The whole forest must
know that I’ve
It smells of rich,
the feast of a thousand roots
in a forest after rain:
the hunger of an earth
now sipping at autumnal leaves:
new ground and bending reeds:
stubborn foliage still
though the sun is showering now.
Fall leaves on the crowns
of trees glow golden,
I pause to
read what you’ve sent me,
and my breath clouds—
but November’s creeping up.
I think I feel your
forest spirit beside me.
(a dog barks)
In the middle of the city,
this petrichor forest
is like a novel,
to get lost in even
in the middle of a busy house
or time set aside for homework.
My shoes shuffle on boardwalks
and disturb sodden leaves;
your spirit is harmonious,
even with the ref’s whistle
sounding from the sports’ field out of view,
even with the gossamer strands
of spiders’ web
strung between the thorns.
The whole forest must
know of your
The morning air smells sharp and cold.
I push aside my sheet of leaves
and cedar boughs to feel the breath
of dawn upon my waking flesh.
I dress in robes of autumn soil
and so pad softly out the door,
my footsteps teasing coffee earth
to gently loose its heavy dew.
My rattling lungs inhale its scent.
I wash my eyes in singing drops
of mountain’s tears and dry
the crystals from my cheeks upon
an ancient cloth of velvet moss.
The forest choir expands the world
around my senses, heralding
the openness of day, the wide
and trackless hours of newborn time.
Your hand slips into mine: the rasp
of palm on palm, the warmth of skin
on skin, the trembling of my veins,
the tremors of your energy,
the pull—the pull—the pounding of
our feet, the sharpness of our breath,
the wildness of our path: and so,
a forest flown; and so, a dream
rejoiced; and so, a day fulfilled.
I glimpsed you in the forest, dancing in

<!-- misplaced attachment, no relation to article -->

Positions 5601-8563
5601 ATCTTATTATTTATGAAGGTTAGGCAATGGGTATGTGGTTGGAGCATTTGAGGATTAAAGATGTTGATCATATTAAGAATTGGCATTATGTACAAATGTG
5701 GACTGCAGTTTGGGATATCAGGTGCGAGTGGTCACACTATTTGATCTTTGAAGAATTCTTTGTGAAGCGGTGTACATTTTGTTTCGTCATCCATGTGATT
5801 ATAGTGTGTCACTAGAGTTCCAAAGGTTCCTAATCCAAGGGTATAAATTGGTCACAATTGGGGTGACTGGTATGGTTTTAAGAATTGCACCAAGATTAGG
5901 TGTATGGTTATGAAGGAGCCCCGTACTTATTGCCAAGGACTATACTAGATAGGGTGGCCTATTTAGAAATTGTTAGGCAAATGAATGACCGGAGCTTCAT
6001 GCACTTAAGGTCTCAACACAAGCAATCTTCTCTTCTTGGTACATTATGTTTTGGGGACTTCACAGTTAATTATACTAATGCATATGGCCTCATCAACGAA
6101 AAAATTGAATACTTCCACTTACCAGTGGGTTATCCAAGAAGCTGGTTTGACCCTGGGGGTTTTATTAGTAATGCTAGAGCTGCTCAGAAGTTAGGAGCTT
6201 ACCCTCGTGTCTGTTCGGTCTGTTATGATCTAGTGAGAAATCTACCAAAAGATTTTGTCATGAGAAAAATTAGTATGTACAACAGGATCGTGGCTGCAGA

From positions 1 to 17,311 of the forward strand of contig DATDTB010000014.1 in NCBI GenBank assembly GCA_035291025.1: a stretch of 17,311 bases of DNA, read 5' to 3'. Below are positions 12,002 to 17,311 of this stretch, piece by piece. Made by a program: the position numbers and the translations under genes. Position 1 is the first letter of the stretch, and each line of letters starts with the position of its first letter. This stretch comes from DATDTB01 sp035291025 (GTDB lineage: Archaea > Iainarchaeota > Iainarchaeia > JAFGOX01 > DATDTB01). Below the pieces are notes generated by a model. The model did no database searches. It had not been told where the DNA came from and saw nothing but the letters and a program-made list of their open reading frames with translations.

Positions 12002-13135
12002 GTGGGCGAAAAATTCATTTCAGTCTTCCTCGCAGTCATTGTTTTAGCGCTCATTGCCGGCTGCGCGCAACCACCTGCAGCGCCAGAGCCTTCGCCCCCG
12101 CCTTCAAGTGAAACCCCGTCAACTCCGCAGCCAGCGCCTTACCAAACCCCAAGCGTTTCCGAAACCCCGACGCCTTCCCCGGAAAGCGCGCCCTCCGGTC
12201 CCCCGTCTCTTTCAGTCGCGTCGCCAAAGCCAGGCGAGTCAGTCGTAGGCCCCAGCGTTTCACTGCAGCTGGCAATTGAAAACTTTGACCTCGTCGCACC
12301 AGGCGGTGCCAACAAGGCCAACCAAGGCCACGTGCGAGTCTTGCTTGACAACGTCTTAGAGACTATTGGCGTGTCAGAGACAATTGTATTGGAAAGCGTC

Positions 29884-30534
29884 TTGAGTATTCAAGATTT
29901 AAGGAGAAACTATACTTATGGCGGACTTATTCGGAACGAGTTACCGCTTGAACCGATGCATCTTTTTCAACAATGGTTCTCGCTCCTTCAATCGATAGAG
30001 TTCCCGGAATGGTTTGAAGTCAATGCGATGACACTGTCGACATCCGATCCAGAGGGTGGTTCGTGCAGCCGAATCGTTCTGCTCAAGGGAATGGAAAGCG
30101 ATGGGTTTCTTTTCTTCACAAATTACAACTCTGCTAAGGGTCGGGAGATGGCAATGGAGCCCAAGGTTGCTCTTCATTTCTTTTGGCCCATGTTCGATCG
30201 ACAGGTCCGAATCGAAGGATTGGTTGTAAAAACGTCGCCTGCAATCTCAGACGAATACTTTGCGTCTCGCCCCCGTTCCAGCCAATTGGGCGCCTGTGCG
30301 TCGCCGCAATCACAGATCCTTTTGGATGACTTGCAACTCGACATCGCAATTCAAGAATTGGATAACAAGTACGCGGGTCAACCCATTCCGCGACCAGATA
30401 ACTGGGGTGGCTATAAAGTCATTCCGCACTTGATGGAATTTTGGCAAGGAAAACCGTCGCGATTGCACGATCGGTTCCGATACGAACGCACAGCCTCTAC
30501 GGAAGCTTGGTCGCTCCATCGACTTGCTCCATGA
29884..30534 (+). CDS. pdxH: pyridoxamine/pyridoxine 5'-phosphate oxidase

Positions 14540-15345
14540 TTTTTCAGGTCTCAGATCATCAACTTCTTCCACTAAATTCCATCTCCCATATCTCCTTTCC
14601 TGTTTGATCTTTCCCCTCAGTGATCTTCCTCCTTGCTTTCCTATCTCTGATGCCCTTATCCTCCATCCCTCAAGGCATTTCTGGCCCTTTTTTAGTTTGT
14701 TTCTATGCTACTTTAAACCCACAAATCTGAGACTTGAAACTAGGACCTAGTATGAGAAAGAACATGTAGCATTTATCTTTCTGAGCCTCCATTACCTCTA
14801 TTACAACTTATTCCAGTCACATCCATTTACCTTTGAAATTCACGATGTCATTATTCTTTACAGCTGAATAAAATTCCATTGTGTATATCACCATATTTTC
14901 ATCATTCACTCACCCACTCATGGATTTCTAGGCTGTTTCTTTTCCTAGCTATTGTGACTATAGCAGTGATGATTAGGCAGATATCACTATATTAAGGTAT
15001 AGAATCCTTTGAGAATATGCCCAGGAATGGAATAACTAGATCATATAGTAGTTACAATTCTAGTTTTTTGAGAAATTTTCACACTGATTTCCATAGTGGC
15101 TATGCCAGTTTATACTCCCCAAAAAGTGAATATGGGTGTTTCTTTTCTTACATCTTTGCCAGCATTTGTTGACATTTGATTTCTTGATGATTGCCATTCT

the silver shafts of moonlight falling through
the leaves like liquid; in the river, too,
I saw you splash among the jagged stones
and play beneath the water’s raging foam;
I watched you laughing in the streets, where lights
and darkness weave their jumbled patterns and
the sidewalk cracks are filled with life; and on
the rooftops, singing out a song of wild
abandon, I espied you from afar,
your wingtips glowing in the endless stars.
(Please take me where you are!)
Upon the emptiness between the black
and white primeval lines, I glimpsed your eyes,
and through their gaze I found new colour in
the pages; in the nighttime, too, where eyes
have disappeared, I saw your light and heard
you whisper in the movement of my blinds;
between the tickings of my clock, I watched
you confidently soar beyond our time,
your autumn sandals etching maps into
the unknown planes; and in the faces of
the people that I met I spied the care
you give to everything, and felt you there.
(I see you everywhere.)
It is the end of an era. Hundreds of pages, dozens of characters, thousands of hours later, The Hunger Games of Scotland have finished. Click here to read about Avory Jackson, who refused to follow the rules and paid the ultimate price; Coraline Findlay, who led a rebellion to free the tributes from the arena of the second annual Games; Rose Becket, who escaped from the arena during the first annual Games only to be captured and subjected a second time; and many more varied and riveting characters.
A paper cup, crushed, liquid strewn upon
the cigarette butt dumping ground; a boy,
his pants around his knees revealing miles
of yellow patterned boxer shorts; a man,
with spurs upon his boots; a woman wild
upon the sidewalk, dancing, unabashed
or mentally deranged (I’m leaning towards
the latter); close across the street, a hobo sticks
his arms into a garbage bin (beside
me in the coffeeshop, a woman, fat
repulsing from beneath her purple track-